Most symptoms of pheochromocytoma increase in severity, duration, and frequency with time. If left undiagnosed, the condition can be fatal. Thus, you should consider the diagnosis of pheochromocytoma in a patient who displays any of the likely symptoms, especially when those symptoms are resistant to treatment.


Several laboratory tests can help uncover the presence of a pheochromocytoma. The best biochemical marker is plasma metanephrines (Table 4). This test is 99% sensitive and 89% specific for diagnosis.11 Although other biochemical tests have higher specificities, combining different tests does not improve the diagnostic yield beyond that of a single plasma free metanephrines determination.11 A computed tomography (CT) or magnetic resonance imaging (MRI) scan of the adrenal glands can usually confirm the diagnosis and localize the lesion.

Radioactive iodine (131I) metaiodobenzylguanidine scans may be needed to characterize lesions when test results are indeterminate or localize extraadrenal pheochromocytomas known to be metastatic, recurrent, or multiple. Both MRI and 131I metaiodobenzylguanidine scans have a sensitivity of 100%, whereas CT has a sensitivity of 89%.12 The specificity of 131I metaiodobenzylguanidine scans is 100% and of MRI and CT is only about 50%.13

An incidental adrenal mass measuring 3 cm or less poses minimal danger and requires only limited follow-up.14 A tumor larger than 5 cm should be removed. Adrenal tumors with the following features are at high risk for malignancy: 1) CT attenuation coefficient more than 10 Hounsfield units; 2) size more than 5 cm in diameter or increased at reevaluation; and 3) intratumor necrosis or evidence of capsular invasion.15

The increased incidence of pheochromocytomas reported reflects the use of imaging modalities. In a study of 284 patients with pheochromocytomas, 41% were diagnosed between 1978 and 1992, compared with 59% between 1993 and 1997.9 This represents a 50% increase in about one third the time.


In a patient with pheochromocytoma, blood pressure is managed with alpha1-adrenergic antagonist therapy, typically phenoxybenzamine HCl (Dibenzyline). If hypertension is not fully controlled with alpha blockade, beta blockade with propranolol HCl (Inderal) is added. Beta blockade should never precede alpha blockade, to avoid inducing an exaggerated pressor response. Patients with severe hypertensive crises may require intravenous nitroprusside sodium (Nitropress).

Before surgery, opiates, narcotic antagonists, histamines, or sympathomimetic agents should be avoided because they may provoke a hypertensive crisis by stimulating the release of catecholamines from the tumor. Postoperatively, about 30% of patients have persistent but nonparoxysmal hypertension.4 Since 90% of pheochromocytomas are benign, surgical removal is usually completely curative.

Malignancy is not a histologic diagnosis; it is based on local invasion or the presence of distant metastatic spread. Common sites for metastasis are the retroperitoneum, bone, liver, and lymph nodes. In malignant tumors, the prognosis is variable. One study showed a 5-year survival rate of 57% for patients with malignant intraadrenal tumors and 74% for patients with malignant extraadrenal tumors.16 In another study, the 10-year survival rate of those with malignant pheochromocytomas was 45%.17 Although metastatic lesions tend to grow slowly, response to chemotherapy is relatively poor. Long-term follow-up is mandatory. Tumors have recurred up to 15 years after resection.5

Illustrative Case

A 26-year-old previously healthy white woman reported palpitations, chest pain, paresthesias, and progressive dyspnea for several weeks. She had also developed new-onset episodic emesis accompanied by severe headaches.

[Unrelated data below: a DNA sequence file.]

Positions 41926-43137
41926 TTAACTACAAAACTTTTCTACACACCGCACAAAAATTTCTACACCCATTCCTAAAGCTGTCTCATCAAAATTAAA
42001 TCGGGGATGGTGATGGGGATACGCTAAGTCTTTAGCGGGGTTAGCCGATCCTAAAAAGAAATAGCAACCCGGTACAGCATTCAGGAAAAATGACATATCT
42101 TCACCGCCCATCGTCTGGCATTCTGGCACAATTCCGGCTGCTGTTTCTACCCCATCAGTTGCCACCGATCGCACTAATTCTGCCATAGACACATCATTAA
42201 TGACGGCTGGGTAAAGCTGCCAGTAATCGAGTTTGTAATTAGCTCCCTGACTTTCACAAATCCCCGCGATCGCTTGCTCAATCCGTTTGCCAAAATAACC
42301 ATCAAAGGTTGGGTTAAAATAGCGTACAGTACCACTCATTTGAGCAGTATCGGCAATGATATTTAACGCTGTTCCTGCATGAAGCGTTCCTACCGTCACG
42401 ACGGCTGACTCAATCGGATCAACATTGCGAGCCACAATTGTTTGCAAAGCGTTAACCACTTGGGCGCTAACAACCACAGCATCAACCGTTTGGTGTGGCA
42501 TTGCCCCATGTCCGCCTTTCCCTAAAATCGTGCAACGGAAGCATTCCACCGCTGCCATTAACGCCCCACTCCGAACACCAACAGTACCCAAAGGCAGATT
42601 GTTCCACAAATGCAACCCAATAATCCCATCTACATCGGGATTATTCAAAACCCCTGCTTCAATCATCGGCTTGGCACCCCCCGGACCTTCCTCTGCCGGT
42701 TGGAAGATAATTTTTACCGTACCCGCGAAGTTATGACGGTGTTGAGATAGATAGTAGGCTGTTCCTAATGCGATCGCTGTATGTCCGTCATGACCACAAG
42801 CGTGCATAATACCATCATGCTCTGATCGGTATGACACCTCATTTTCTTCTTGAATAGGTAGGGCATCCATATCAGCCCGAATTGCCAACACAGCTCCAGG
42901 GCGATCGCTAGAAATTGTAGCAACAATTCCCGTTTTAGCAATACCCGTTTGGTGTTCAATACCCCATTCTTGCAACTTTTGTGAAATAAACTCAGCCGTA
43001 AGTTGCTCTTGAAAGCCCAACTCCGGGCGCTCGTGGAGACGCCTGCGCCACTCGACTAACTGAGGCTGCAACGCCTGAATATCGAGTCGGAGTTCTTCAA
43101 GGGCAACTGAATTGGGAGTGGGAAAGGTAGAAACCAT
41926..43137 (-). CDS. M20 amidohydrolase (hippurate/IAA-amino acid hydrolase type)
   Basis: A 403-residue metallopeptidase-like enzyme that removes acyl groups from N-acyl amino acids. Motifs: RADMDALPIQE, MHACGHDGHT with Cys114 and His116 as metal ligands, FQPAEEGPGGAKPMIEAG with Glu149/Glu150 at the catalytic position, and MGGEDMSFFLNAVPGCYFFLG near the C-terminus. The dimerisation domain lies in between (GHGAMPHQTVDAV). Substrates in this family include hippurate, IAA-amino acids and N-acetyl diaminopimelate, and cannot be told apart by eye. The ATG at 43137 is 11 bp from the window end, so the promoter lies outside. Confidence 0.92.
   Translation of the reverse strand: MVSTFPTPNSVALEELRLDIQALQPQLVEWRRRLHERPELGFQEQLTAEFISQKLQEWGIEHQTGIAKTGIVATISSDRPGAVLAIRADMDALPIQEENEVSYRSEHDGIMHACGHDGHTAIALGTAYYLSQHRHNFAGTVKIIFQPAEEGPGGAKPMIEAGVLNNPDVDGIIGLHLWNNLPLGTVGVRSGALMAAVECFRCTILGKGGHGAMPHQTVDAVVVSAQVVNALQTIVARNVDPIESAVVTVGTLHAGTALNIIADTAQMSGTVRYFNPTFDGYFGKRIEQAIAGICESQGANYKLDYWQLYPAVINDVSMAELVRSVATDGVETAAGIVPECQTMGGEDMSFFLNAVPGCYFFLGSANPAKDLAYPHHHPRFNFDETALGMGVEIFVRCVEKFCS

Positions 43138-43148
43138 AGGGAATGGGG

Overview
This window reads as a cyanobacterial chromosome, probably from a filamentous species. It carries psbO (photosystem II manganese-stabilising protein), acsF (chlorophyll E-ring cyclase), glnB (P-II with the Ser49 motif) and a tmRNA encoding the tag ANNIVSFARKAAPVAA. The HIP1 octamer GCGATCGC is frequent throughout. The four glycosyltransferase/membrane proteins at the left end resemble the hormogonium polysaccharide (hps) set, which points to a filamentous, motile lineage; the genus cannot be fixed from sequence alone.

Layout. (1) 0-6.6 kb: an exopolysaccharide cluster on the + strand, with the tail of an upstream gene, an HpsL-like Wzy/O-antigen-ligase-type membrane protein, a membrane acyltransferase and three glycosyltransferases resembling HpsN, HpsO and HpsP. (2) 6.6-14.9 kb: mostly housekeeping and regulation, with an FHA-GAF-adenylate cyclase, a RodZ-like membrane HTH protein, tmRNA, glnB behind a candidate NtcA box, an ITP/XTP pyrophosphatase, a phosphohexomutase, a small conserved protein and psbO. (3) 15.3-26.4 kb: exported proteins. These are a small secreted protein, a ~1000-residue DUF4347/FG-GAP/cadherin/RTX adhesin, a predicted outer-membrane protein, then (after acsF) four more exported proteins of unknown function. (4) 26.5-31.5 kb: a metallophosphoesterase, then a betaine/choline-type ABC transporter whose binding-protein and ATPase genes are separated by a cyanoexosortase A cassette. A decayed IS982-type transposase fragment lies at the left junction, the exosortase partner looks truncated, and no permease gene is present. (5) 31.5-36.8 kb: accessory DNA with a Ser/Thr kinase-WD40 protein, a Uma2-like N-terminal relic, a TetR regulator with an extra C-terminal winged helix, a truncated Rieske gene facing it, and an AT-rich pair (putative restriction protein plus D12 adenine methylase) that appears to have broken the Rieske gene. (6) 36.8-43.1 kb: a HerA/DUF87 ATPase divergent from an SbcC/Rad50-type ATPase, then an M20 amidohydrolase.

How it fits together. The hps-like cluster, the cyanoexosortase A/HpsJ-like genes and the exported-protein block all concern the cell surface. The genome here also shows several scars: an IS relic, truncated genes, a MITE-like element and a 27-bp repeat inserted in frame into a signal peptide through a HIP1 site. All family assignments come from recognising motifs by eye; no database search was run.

Physical examination showed her temperature, 36.8?C; blood pressure, 122/80 mm Hg; pulse, 102 beats/min; and oxygen saturation, 98% on room air. Examination of the head, eyes, ears, nose, and throat was unremarkable, and the lungs were clear to auscultation. Cardiovascular examination revealed tachycardia but normal rhythm with no murmurs, rubs, or gallops. The rest of the examination was normal.

Electrocardiography (ECG), chest x-ray, and blood glucose measurements were all normal, except for tachycardia depicted on the ECG. A spiral CT scan of the chest was negative for pulmonary embolism but did reveal an 11 cm by 10 cm by 9 cm mass in the right upper quadrant of the abdomen. An MRI scan was ordered to better visualize the mass (Figure 1).

The patient was admitted for evaluation. Results of serum hormonal testing were all normal. A 24-hour urine collection revealed profound elevations of urinary catecholamines, urinary metanephrines, and especially dopamine. The dopamine-to-catecholamine ratio was 6.05.

The adrenal mass was surgically removed (Figure 2). Histologic examination revealed a lobulated/islet pattern typical of pheochromocytoma (Figure 3).


The availability of sensitive and specific immunoassays and imaging techniques allows physicians to make a confident diagnosis of pheochromocytoma. The triad of headache, sweating attacks, and tachycardia in a hypertensive patient should prompt a search for pheochromocytoma. If the tumor is benign, the prognosis is usually excellent. If malignant, the 10-year survival is less than 50%.

Self-Assessment Test

1. All the following statements about pheochromocytomas are true, except:

  • About one fourth are the result of genetic mutations
  • Patients may have visual disturbances

2. Which of these conditions is NOT a common complication of pheochromocytoma?

  • Cor pulmonale
  • Tachycardia

3. All the following features of a pheochromocytoma increase risk of malignancy, except:

  • CT attenuation coefficient of 11 Hounsfield units
  • Capsular invasion

4. Which of these biochemical tests is most accurate for diagnosis?

  • Plasma metanephrines
  • Plasma catecholamines

5. Which of the following statements about the treatment of pheochromocytomas is NOT true?

  • Beta-blocker therapy can be added to alpha1-blocker therapy
  • About 30% of patients have paroxysmal hypertension postsurgey.

(Answers at end of reference list)

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1. A; 2. B; 3. A; 4. B; 5. D